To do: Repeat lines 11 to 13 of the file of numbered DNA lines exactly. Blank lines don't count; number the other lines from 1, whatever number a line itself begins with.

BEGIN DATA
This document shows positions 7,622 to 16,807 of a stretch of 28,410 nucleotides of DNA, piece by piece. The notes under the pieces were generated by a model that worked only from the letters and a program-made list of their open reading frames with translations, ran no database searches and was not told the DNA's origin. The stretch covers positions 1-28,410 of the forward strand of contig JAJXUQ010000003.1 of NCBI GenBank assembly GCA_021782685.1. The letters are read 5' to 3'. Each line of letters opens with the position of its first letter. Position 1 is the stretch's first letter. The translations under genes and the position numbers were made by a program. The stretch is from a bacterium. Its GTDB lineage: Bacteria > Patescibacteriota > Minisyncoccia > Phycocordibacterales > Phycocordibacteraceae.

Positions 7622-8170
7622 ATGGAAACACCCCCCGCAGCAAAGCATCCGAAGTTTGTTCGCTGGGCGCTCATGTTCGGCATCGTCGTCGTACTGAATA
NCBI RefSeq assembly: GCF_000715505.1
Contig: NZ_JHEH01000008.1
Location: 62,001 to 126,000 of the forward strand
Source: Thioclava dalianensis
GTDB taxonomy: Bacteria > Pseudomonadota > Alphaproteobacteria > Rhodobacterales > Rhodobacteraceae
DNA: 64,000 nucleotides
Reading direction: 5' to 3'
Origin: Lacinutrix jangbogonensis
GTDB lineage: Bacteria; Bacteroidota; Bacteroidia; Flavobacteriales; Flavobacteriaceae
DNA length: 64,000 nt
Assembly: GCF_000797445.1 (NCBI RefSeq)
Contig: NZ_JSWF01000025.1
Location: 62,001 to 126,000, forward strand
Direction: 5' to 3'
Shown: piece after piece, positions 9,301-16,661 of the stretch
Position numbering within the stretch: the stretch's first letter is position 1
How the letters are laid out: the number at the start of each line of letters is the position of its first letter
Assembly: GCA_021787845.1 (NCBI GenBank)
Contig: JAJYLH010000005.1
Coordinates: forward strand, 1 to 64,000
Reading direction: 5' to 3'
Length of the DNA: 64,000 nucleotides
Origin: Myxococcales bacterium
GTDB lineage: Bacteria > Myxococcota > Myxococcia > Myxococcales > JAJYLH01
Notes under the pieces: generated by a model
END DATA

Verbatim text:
Origin: Lacinutrix jangbogonensis
GTDB lineage: Bacteria; Bacteroidota; Bacteroidia; Flavobacteriales; Flavobacteriaceae
DNA length: 64,000 nt